By Greg Fenrick

Although I’ve tightened, loosened, and in some cases twisted off a few rusty bolts in my younger years, I never worried about how tight they were. All I was told to do was “make them as tight as you can”, and that’s what I did. That was until I got a call from Philomena Clark of the Valley Forge & Bolt Manufacturing Co. In about ten minutes, I knew more about bolts than I knew what to do with.

So what are load indicating fasteners and how can they reduce mill costs? Here's what Valley Forge says on their website:

The SPC4™ load indicating fastener allows users to install a bolted assembly with confidence. The user can constantly monitor the clamp load of any SPC4™ bolted joint whether static or dynamic, by attaching a probe to the datum disc located on the end of the fastener and reading the value on a hand held battery powered digital monitor. Optional data gathering and storage of the bolted joint are available.

After my lesson on the difference between bolt torque and bolt tension, Ms. Clark quickly pointed me to Kemess Mine's testimonial on their experience with load indicating fasteners.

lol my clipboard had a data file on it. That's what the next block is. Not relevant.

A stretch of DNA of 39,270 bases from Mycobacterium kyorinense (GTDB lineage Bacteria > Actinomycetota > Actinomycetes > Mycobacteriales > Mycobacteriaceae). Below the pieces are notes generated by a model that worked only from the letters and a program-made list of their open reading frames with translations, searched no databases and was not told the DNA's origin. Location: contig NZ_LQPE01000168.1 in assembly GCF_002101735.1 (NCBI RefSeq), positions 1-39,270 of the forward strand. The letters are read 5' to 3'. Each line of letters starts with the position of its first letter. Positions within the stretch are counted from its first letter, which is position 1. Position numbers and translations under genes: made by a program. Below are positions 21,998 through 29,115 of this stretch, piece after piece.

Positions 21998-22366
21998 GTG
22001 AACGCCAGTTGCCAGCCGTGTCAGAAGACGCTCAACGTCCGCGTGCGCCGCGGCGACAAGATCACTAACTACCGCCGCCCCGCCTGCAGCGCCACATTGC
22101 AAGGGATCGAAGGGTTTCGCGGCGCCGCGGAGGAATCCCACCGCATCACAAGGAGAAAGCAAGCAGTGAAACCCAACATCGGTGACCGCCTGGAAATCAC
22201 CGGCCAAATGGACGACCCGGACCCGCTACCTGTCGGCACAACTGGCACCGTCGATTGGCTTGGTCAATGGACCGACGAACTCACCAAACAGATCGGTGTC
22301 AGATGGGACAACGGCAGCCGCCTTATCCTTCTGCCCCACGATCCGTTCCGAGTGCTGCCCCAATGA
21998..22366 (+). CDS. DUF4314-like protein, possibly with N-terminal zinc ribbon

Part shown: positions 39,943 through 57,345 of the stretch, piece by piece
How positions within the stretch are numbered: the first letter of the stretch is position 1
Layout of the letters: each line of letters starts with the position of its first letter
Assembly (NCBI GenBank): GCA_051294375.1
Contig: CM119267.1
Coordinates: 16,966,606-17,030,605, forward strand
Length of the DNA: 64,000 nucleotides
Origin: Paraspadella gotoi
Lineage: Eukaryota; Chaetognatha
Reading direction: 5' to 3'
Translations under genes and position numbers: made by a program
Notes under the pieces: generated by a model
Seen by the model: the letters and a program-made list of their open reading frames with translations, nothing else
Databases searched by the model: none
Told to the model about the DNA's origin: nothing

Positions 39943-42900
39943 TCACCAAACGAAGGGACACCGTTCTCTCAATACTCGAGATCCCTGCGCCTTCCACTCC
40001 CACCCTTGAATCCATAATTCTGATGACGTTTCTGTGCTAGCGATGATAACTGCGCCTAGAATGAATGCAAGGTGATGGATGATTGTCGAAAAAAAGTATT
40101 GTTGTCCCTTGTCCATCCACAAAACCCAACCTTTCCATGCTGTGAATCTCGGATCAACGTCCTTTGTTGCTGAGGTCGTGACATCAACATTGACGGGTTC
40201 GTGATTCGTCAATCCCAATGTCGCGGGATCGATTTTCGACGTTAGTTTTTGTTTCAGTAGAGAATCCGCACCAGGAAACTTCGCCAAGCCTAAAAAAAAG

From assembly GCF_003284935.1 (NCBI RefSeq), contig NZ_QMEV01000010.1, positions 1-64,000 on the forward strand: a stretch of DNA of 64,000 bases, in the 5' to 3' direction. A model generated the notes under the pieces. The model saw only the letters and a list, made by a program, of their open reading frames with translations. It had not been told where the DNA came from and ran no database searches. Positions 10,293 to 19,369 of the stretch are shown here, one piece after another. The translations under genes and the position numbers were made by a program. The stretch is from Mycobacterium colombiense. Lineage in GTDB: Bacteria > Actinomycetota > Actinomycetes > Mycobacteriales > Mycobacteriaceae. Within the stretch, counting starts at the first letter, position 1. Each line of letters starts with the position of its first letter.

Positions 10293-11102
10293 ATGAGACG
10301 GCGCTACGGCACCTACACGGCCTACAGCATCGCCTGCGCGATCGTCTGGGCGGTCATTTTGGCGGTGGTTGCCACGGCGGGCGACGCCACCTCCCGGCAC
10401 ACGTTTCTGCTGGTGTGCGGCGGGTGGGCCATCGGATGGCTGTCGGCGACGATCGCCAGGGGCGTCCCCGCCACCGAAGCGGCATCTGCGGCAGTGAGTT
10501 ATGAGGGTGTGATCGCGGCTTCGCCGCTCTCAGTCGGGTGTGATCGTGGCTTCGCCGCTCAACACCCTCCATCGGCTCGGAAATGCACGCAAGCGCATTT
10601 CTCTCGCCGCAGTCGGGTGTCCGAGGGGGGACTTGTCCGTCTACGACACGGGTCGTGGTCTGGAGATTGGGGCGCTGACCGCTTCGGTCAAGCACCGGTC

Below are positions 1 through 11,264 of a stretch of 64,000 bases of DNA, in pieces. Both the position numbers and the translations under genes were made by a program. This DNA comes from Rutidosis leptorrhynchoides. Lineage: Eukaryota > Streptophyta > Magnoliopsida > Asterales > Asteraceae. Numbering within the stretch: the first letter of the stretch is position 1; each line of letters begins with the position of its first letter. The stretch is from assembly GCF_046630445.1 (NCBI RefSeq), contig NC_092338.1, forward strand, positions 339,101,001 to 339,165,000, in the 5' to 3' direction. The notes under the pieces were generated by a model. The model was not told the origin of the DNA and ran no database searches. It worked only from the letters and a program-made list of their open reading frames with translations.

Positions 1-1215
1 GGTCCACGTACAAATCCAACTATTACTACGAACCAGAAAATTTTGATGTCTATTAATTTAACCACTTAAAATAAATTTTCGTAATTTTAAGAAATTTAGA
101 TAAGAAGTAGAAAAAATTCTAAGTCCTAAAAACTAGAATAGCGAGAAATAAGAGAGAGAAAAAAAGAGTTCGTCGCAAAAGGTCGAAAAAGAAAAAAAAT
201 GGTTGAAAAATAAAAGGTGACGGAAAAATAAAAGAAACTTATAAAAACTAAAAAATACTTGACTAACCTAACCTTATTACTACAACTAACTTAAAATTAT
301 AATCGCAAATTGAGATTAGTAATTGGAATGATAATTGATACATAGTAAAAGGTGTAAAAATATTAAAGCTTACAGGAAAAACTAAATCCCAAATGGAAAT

Kemess Mine was experiencing a major amount of downtime and production availability as a result of some flanges in their ball mills not being mated well. This was causing them to break flange bolts almost daily. As a result they were loosing at least four hours of production each time they installed new flange bolts. This downtime and production loss was costing Kemess a minimum of $9,000.00 per hour. After measurements were taken and the bolts were replaced, Valley Forge & Bolt was able to save Kemess Mine over twenty million dollars in downtime and maintenance costs. It’s clear that more mill operations with similar maintenance problems should give Valley Forge & Bolt Manufacturing Co. a call. I’m sure they would be happy to put a quote together for you.